But for all of HBO’s stellar production values and international profile, Dormer sees his role in the locally produced movie, Good Vibrations, as the true career milestone. ‘In my mind that’s the biggest thing I’ve done. I’m the lead. I have to carry a film,’ he acknowledges.

Set in 1970s Belfast, the film resonates with the sound of Hooley’s voice, speaking out for the youth of those troubled times. ‘He was blind to creed, colour and division,’ Dormer explains.

‘Hooley was passionate about the uniting force of music. What he did for those young people was to keep them off the streets and out of paramilitary organisations. He united them and gave them something to live for, even if it was only once a week in a grotty, spit-covered bar. He gave young people a reason for getting up in the morning.’

The film has received favourable buzz from critics, including BBC film doyen, Mark Kermode (see video review below). While other dramatisations of the city and its history have frequently proved less than convincing, in Dormer’s estimation, Good Vibrations possesses a ‘genuine, authentic realism’. To his mind the strong local flavour – of cast, creative team and crew – was a real plus for the finished article.

Dormer and his wife, theatre director Rachel O’Riordan, continue to live in Belfast. He believes that the city aids his creativity, in contrast to the hectic atmosphere of London, where his agent is based. ‘It’s just too intense there. You’re surviving in London. In Belfast, you can just think.'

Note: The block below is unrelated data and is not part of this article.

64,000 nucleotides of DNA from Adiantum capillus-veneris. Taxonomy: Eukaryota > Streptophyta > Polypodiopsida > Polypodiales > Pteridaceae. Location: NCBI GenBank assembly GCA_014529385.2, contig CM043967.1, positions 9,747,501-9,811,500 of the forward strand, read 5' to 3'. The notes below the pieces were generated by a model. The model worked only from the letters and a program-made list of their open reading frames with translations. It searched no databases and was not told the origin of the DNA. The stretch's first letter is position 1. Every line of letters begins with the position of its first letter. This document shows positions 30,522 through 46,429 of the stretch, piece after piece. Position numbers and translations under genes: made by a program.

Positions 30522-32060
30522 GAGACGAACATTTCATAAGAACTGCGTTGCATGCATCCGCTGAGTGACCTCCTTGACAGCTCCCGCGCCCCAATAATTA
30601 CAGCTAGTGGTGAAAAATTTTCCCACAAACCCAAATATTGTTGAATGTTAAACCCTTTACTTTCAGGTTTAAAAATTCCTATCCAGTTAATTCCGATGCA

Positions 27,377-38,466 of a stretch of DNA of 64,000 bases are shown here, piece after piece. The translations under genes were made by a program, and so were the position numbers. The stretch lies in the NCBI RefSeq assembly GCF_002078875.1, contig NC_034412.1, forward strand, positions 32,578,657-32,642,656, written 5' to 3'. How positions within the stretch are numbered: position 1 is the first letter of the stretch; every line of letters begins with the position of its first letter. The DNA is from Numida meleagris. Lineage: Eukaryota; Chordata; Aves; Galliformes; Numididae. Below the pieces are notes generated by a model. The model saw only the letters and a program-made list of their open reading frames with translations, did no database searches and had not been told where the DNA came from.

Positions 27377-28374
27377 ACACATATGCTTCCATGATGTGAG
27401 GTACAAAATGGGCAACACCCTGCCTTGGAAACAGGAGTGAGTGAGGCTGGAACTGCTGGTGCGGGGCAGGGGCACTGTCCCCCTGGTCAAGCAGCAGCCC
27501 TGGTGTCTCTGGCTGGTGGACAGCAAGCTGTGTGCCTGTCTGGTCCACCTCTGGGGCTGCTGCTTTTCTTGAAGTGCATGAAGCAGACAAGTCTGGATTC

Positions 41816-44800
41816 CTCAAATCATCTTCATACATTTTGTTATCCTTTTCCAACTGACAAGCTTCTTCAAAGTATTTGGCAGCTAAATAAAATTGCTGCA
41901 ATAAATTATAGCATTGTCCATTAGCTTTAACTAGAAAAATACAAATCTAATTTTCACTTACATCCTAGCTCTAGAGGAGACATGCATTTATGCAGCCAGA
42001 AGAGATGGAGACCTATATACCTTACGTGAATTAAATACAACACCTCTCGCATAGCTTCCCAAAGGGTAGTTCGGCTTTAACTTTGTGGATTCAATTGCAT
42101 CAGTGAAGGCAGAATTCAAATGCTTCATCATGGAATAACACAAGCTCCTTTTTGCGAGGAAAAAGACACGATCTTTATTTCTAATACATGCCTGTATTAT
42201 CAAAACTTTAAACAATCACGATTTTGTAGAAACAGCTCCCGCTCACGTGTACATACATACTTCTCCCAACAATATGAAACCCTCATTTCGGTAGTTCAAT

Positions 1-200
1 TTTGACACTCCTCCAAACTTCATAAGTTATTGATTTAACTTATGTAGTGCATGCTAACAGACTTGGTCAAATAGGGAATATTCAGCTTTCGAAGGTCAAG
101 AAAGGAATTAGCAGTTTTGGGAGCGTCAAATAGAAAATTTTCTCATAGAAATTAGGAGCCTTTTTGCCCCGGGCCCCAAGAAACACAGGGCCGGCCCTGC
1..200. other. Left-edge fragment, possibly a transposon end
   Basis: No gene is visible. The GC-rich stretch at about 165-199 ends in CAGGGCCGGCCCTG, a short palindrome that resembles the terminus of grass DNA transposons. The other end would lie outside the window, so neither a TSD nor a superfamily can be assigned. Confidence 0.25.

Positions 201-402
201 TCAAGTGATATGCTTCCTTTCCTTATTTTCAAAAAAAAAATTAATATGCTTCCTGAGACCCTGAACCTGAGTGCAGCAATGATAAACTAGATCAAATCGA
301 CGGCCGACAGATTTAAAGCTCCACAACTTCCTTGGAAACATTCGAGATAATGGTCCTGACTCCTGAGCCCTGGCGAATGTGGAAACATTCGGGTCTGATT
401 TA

In 2003, Dormer wrote and performed Hurricane, a one-man show about snooker legend Alex Higgins, another Belfast icon. The production, directed by O’Riordan, transferred to London and was an award-winning critical and commercial success.

His talent as a playwright will be on show again when Drum Belly debuts in Dublin, marking Dormer's first collaboration with the Abbey Theatre. Set against the backdrop of the 1969 moon landing, the play focuses on a group of Irish-American gangsters in Brooklyn, New York.

Dormer admits to being drawn to the subject of Irish-America, and hopes that the public will respond similarly to his exploration of the Irish immigrant experience, warts and all.

Drum Belly is a story, he says, of ‘the nature of exile, of diaspora’ and of ‘a people who were driven, for whatever reason, from the country and went on to do incredible things in every corner of the world. I don’t think any other country in the world did that to such a degree.’

In essence, however, Dormer believes that what drives his writing more than anything is a simple desire to be entertained. ‘When I write, I write what I want to see. I don’t write to please anybody or to make a point.’

So far, it is a philosophy which appears to be working effectively across the full span of his varied and upwardly mobile career.

Season 3 of Game of Thrones begins April 1 on Sky Atlantic. Good Vibrations goes on general release March 29. Drum Belly runs at the Abbey Theatre, Dublin from April 5 to May 11.